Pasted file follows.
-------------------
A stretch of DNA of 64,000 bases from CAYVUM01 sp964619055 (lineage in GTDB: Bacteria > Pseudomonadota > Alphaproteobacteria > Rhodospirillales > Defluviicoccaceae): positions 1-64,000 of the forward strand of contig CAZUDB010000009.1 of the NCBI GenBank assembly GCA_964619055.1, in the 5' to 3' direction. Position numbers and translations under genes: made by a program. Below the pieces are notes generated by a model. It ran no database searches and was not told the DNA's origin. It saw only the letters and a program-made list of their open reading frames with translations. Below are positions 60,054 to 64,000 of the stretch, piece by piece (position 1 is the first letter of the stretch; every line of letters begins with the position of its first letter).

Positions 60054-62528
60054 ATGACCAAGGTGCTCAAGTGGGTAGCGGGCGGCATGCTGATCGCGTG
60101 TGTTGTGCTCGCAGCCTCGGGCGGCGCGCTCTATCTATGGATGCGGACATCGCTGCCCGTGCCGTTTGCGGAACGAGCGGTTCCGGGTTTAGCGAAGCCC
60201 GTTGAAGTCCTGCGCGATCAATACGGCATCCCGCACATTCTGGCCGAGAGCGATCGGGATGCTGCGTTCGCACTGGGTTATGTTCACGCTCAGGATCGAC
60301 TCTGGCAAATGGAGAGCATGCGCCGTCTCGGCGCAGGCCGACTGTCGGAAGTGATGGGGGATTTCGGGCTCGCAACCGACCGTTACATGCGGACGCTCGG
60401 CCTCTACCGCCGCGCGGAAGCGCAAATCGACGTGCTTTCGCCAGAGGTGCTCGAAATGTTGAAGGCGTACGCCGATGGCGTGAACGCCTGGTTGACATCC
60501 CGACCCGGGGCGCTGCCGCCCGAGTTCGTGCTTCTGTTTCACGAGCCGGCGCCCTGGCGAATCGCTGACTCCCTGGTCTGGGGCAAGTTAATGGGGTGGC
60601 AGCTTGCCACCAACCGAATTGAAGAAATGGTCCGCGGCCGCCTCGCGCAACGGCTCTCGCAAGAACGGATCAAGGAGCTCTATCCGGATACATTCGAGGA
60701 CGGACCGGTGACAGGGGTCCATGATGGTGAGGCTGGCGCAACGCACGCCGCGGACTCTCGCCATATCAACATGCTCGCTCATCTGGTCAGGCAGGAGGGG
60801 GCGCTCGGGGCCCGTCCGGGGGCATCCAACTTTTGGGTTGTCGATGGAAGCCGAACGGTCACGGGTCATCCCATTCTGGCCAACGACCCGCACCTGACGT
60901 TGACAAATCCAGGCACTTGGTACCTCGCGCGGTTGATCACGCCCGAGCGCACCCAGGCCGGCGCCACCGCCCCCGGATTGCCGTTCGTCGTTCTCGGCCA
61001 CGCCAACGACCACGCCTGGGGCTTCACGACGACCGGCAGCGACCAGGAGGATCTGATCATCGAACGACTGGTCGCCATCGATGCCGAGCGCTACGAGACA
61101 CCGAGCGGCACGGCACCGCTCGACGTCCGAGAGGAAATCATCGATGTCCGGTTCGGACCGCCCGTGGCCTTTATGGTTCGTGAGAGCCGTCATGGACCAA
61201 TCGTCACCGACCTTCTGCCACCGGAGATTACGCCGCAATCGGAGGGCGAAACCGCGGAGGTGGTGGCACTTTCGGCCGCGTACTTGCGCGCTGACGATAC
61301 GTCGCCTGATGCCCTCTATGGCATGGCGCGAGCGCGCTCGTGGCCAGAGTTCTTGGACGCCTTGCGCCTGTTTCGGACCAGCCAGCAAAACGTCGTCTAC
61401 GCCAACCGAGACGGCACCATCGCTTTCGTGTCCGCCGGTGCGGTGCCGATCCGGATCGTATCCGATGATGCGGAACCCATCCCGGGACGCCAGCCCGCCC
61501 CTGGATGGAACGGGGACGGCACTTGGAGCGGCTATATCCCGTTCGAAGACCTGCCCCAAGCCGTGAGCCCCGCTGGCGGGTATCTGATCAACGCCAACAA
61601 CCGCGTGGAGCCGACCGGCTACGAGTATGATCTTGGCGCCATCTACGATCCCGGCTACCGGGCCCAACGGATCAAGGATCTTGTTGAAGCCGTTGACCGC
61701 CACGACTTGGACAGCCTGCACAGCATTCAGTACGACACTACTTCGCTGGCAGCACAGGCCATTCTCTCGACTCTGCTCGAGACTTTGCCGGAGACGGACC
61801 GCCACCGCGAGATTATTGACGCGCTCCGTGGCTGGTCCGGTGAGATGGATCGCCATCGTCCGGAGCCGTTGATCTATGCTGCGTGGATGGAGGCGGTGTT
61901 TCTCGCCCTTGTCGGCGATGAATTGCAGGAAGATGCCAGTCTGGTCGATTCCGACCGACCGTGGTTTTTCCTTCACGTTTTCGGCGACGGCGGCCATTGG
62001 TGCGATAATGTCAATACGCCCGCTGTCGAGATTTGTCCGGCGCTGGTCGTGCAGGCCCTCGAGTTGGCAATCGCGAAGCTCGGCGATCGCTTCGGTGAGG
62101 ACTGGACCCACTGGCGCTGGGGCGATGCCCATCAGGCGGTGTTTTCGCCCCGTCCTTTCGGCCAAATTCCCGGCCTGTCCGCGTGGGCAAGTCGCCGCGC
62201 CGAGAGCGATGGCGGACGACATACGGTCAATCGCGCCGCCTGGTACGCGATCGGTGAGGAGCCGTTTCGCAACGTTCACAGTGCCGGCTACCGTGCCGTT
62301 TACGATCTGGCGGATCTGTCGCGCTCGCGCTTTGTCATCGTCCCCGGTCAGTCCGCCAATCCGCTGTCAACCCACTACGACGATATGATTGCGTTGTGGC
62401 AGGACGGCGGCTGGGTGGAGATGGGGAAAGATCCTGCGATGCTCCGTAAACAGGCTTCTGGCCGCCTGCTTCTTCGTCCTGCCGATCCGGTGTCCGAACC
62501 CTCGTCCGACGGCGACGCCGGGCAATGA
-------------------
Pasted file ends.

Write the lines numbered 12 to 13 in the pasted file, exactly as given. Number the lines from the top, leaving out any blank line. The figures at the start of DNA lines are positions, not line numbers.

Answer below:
60901 TGACAAATCCAGGCACTTGGTACCTCGCGCGGTTGATCACGCCCGAGCGCACCCAGGCCGGCGCCACCGCCCCCGGATTGCCGTTCGTCGTTCTCGGCCA
61001 CGCCAACGACCACGCCTGGGGCTTCACGACGACCGGCAGCGACCAGGAGGATCTGATCATCGAACGACTGGTCGCCATCGATGCCGAGCGCTACGAGACA